2 June 2012
I thank the Minister for his comprehensive presentation of the Bill. I am delighted that we are discussing this legislation, which is the first measure on which I have shared my views. As previous speakers have said, this is a positive step and I hope the Bill will be passed without delay so it can be placed on the Statute Book. While my comments are aimed at strengthening and improving the Bill, I will be giving it my full support. I wish to thank the Children’s Rights Alliance, AkiDwA, Amnesty International Ireland and other NGOs for their briefings. I also acknowledge the leading and supportive role played by Senator Bacik on this important matter.
We all recognise the horrors of FGM as a gross violation of human rights, as well as being a critical issue concerning children’s rights and child protection. FGM has real implications for children living in Ireland today.
Families in Ireland from FGM practising regions have reported serious pressures from overseas families to bring their daughters back to have the procedures carried out. This Bill must make it abundantly clear that Ireland will not tolerate this practice. It must be passed to bring Ireland into line with the majority of European countries but, most importantly, it will help families and parents to counter pressure to submit their daughters to FGM. It should act as a deterrent to the continuation of the practice and deliver a clear preventative message.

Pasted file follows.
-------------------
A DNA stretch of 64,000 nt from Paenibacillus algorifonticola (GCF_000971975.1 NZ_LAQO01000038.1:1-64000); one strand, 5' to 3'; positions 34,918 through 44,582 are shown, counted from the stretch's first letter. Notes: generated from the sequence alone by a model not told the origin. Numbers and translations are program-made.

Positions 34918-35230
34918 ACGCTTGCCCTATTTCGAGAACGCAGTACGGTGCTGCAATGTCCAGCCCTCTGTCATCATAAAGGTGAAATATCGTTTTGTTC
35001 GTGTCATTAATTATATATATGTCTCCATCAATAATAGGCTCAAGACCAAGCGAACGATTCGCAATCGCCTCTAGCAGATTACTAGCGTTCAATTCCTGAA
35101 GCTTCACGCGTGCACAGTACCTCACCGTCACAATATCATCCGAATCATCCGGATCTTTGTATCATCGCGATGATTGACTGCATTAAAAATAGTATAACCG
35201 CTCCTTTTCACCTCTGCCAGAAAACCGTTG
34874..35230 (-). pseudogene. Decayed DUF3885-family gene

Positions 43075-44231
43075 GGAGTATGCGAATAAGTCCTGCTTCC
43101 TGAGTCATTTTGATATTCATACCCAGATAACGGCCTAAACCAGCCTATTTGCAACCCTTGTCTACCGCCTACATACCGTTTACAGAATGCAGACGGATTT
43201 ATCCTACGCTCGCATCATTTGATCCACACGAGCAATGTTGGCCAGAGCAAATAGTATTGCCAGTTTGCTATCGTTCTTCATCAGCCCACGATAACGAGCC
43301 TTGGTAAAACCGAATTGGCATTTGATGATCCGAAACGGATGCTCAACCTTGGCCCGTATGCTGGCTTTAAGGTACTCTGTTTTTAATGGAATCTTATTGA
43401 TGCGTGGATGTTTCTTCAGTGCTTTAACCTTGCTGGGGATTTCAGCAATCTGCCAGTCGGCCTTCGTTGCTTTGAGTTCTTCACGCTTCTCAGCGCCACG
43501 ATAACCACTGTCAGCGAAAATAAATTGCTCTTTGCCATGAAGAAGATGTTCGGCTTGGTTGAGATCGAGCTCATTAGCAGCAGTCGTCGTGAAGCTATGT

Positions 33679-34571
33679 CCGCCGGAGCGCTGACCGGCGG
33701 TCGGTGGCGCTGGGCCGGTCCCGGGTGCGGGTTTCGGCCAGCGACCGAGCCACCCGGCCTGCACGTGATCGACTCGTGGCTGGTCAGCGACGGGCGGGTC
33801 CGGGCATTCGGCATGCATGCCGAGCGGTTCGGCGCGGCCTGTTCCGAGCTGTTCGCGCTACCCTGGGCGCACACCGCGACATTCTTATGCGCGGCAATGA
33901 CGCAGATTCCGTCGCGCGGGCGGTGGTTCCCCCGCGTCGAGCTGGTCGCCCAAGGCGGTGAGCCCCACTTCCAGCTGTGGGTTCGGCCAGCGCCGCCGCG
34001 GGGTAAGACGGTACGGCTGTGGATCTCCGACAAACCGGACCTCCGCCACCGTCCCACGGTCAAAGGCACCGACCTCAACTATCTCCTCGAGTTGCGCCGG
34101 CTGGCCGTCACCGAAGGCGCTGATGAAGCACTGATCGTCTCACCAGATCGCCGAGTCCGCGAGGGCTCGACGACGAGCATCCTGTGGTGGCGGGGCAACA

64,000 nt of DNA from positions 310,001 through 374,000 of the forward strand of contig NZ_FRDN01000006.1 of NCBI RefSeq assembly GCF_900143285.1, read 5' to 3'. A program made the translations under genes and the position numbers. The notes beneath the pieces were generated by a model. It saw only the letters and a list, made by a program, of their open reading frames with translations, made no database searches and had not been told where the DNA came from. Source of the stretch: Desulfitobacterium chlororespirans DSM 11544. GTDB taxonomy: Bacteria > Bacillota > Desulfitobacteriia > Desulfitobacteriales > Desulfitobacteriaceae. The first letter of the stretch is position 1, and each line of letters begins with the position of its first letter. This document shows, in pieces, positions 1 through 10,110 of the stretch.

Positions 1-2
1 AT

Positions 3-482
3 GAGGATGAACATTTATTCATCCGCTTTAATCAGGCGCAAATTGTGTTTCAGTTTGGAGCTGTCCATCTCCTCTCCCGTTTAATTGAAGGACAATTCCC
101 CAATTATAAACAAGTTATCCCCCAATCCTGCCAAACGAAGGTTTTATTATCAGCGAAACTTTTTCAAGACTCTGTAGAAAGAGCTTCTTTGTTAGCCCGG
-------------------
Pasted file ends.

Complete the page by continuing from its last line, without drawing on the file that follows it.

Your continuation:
I will use my time to focus on the Bill. As Senators, it is our duty to make this Bill as strong as possible. There are three important areas that I propose should either be amended or clarified. The first in regard to defences. I am extremely concerned about section 2 in terms of defences, which seems to allow for a surgical operation unnecessary for the protection of her physical or mental health. This is not an acceptable defence and should be removed. We know that FGM has no health benefits and involves removing and or damaging healthy and normal body tissue. I am also concerned that mental health could be used as a defence by a parent or guardian to remove a child from Ireland to undergo FGM abroad. If such a defence is used, that is tantamount to saying that FGM must be performed to ensure the mental health and wellbeing of a girl but I do not know how this could be used in a country like Ireland where FGM is deemed totally unacceptable. The use of such a defence effectively links mental health to culture, yet the Bill elsewhere rightly states that the defence of culture cannot be used.
The second issue I would like to mention, which several colleagues raised, is that of extra-territoriality. I welcome the inclusion of the vital principle of extra-territoriality, making it an offence for an Irish citizen or a person ordinarily resident in Ireland to commit or attempt to commit an act of FGM in another country. I note the Minister’s comments on this important issue but I am still concerned. Currently, the FGM act must therefore be illegal in the jurisdiction where the act takes place for it to be an offence. I am concerned about the issue of dual criminality, which the Minister has raised. This is an issue on which we need to send a very strong message to the effect that, regardless of the other country’s legal stance, in Ireland it is illegal and it must be illegal for a person to take a child to any other country. This to me is as important as terrorism and I would like that issue to be re-examined.
The third issue is in regard to the definition in the Bill on which many speakers have commented. The definition is close to the World Health Organisation’s definition, which the Minister referenced. I question why we would not use the World Health Organisations definition to ensure that it is abundantly clear.
I fully support the Bill, as drafted, but we could go further and send a very strong message.